The fair went on for years. I can’t remember when they stopped having them. But I do recall being asked to go back and visit Blauvelt after I graduated from high school. Everyone thought I’d jump at the chance because I loved the place so much but I knew that it had changed. You just know these things. When you live in a city as big as New York you can see the change around you. I knew I wouldn’t see my home made booths, I wouldn’t experience my rides, and I wouldn’t feel my trees or the grass. Part of my excitement when I was younger was watching the fair come alive in my own backyard. That backyard was now someone’s condo and I didn’t want that memory to be destroyed. I knew all that I had experienced in my younger days was gone and I wanted the memory that lived with me for all these years to stay just the way I remembered it back then. I heard about the changes that had taken place in Blauvelt. I knew it had to happen one day but regardless of the new homes and the malls and the highways, regardless of the fact that my dancing trees were probably gone and my grass wasn’t so green, and my sky wasn’t so blue, in my mind, I knew they’d always be the same. In my heart Blauvelt would still be my own little world.  And as for my sisters squeal, some things never change.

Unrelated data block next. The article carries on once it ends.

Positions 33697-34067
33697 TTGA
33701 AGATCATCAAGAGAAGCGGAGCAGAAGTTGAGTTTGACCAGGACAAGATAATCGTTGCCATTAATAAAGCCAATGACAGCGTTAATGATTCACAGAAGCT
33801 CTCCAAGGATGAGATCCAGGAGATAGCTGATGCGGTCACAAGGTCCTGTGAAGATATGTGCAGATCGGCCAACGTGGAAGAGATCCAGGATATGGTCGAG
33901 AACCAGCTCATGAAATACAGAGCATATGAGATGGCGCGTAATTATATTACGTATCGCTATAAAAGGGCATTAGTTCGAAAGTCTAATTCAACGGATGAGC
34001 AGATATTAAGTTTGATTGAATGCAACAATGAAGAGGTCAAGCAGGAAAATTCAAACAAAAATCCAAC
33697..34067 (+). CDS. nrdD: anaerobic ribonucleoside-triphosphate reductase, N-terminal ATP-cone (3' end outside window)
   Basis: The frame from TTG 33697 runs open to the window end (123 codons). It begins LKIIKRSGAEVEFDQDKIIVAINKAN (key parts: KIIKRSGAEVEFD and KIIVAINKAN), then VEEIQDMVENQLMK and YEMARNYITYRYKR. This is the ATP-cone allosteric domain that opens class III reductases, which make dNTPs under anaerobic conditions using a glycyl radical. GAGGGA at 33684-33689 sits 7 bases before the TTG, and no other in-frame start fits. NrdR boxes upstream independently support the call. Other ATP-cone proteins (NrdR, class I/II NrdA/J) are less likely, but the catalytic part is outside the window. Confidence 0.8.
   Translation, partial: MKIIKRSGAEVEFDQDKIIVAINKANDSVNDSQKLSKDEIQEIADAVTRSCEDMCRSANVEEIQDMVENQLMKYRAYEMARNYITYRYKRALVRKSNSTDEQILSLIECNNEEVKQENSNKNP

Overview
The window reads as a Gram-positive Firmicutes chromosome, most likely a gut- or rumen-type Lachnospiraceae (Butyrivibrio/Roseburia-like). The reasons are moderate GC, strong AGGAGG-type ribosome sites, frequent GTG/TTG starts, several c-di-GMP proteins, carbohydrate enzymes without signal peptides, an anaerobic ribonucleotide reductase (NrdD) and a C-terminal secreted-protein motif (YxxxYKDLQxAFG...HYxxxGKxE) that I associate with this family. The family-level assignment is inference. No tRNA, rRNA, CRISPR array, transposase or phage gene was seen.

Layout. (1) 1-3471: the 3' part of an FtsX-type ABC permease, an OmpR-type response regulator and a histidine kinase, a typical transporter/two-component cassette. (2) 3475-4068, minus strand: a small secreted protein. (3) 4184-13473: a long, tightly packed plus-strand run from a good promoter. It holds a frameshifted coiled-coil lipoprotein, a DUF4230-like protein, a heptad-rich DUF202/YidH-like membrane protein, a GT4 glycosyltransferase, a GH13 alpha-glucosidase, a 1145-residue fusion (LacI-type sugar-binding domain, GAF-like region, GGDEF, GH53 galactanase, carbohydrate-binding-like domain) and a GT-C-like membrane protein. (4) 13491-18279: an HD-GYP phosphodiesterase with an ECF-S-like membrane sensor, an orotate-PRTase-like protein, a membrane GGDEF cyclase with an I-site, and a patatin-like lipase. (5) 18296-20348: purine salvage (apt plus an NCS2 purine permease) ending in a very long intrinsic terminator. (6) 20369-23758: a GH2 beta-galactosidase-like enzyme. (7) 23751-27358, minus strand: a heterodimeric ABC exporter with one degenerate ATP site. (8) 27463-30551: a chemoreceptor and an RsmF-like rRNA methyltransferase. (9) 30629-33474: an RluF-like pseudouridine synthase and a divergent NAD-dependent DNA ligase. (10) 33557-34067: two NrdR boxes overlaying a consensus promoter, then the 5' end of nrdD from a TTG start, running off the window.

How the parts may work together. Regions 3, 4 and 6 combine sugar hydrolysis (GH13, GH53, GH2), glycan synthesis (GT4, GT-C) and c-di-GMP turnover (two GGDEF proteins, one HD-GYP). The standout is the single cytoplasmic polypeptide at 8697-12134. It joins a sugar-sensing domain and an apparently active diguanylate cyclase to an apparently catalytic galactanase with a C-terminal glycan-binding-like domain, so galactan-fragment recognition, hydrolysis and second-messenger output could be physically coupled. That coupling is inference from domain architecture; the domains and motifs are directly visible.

Copyright © 2006 by Sonia Agron  

Word count – 1804

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One thought on “Somethings Never Change

  1. I loved your memory story, I think as women we all have little girl moments of happier times and don’t want anyone intruding or trying to change the memories. Bravo Sonia..